The P65's issue with pumped-up highlights appeared in other scenes too. The face of Voldemort on the hilltop, and the clothing of his minions (46:28) seemed a bit too bright compared to the other displays. Again, highlights on the P55 appeared tamer and shadows more in line with the plasma and the Sony, but again, I preferred the larger Vizio.

Shadow detail on both Vizios was very good for the most part, with no obscured sections and little of the extra brightness that plagued those sets prior to calibration (a major issue with the default picture settings; see here for details). That said, the P65 showed a darker cast in midtones than the others in the lineup, a result of sacrifices I had to make during calibration.

The story was similar in "Gravity," another high-contrast, challenging Blu-ray. During the scene in Chapter 2 where Stone tumbles into space against a background of stars, the P65 maintained the deepest black after the Sony, beating out the plasma, while the P55 and the LG brought up the rear again. And once again the highlights, in this case the starfield, looked too bright on the P65 compared to the others

Blooming, where stray light from an illuminated backlight zone contaminates an adjacent dark area, wasn't a major issue on both P series sets, but at times it was still noticeable and distracting. The P65's worst performance in this area was during the extremely challenging Creation sequence from "Tree of Life" -- at times (20:39, 21:58) I could actually watch individual zones of the backlight illuminate, while on the other local dimmers (including the P55) the effects were much more subtle. I also noticed similar backlight flashes during a dark scene from Netflix's "House of Cards."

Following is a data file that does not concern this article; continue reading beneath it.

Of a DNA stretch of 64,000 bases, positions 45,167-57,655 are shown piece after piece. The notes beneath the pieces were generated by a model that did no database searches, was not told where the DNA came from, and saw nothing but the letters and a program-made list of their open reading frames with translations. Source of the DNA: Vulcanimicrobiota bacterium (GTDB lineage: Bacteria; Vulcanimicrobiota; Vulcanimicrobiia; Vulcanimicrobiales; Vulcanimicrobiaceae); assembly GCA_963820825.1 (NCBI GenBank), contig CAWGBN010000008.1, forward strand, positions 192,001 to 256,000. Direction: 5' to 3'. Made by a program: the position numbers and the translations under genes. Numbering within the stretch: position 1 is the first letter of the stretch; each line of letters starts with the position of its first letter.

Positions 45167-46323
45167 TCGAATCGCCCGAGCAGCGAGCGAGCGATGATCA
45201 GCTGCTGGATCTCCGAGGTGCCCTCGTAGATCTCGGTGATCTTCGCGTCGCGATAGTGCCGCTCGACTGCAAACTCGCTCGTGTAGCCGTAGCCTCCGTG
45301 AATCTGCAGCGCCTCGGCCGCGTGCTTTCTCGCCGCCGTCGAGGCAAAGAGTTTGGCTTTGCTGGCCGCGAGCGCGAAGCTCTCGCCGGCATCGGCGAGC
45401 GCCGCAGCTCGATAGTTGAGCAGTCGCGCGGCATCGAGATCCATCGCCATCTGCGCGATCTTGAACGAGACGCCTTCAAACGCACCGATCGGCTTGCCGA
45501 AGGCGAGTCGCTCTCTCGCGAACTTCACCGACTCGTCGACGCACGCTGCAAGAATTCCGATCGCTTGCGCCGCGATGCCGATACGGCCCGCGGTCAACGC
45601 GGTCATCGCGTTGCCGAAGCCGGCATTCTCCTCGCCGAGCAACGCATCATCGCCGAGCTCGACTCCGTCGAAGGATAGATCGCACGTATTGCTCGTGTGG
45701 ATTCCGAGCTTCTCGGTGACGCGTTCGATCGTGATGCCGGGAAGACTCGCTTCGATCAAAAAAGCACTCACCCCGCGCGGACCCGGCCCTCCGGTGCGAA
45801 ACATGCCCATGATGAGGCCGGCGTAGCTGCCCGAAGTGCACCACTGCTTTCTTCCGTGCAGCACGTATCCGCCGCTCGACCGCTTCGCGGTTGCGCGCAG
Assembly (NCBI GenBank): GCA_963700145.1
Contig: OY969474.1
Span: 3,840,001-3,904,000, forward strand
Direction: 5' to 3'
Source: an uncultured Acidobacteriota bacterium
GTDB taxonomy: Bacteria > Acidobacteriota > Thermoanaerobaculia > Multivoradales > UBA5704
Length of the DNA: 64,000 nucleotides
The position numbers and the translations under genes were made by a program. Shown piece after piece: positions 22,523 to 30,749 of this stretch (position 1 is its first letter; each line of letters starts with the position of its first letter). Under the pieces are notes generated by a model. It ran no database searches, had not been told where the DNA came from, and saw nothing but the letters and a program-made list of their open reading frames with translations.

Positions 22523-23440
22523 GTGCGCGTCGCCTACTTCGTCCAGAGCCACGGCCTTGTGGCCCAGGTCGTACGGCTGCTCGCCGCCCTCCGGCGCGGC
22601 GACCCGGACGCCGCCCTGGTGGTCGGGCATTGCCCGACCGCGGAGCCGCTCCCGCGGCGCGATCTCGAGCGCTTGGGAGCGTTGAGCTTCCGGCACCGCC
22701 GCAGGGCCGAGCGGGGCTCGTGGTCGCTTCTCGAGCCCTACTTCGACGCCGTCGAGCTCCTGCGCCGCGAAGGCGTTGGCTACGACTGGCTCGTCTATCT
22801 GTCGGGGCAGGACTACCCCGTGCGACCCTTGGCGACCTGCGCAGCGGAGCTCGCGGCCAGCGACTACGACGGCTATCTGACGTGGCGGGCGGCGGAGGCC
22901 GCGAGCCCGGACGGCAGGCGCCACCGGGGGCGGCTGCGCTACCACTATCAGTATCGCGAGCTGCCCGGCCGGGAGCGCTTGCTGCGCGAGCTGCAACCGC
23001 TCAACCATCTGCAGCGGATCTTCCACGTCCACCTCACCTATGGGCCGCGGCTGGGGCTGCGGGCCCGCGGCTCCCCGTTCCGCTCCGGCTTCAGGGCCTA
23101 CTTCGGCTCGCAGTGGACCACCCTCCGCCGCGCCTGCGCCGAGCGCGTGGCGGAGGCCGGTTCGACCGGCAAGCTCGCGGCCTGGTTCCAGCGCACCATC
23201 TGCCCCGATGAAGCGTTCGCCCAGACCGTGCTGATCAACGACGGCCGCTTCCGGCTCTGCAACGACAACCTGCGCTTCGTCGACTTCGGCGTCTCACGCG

By far the more common instance of blooming were caused by graphical elements, for example the display overlays from by Blu-ray players or white credits on a dark screen. The HU8550 was the best of the LCDs at controlling blooming overall, and the Sony and the P series Vizios were very similar in most scenes. The lesser number of zones on the M series was noticeable as more widespread, albeit dimmer, blooming than the P series models.

Color accuracy: While this category isn't a deal-breaker by any means, both Vizios failed to match the accuracy of either Samsung or the Sony. During "Tree of Life," the P55's palette lacked a touch of the punch and and saturation of most of the others -- perhaps a function of its lighter blacks -- while the conversely green of its grass was a bit too green, an issue the P65 shared. For its part the 65-incher delivered better saturation than the P55 but its darker look seemed to skew a bit blue at times, robbing skin tones of like the pregnant belly and hand of Mrs. and Mr. O'Brien (37:41) of some warmth.

All told however, color was very good on both sets, as evinced by very low grayscale and color error measurements shown below. All of the issues I saw in comparison would be very difficult to notice in isolation. It's also worth noting that perhaps improvements could be made in calibration.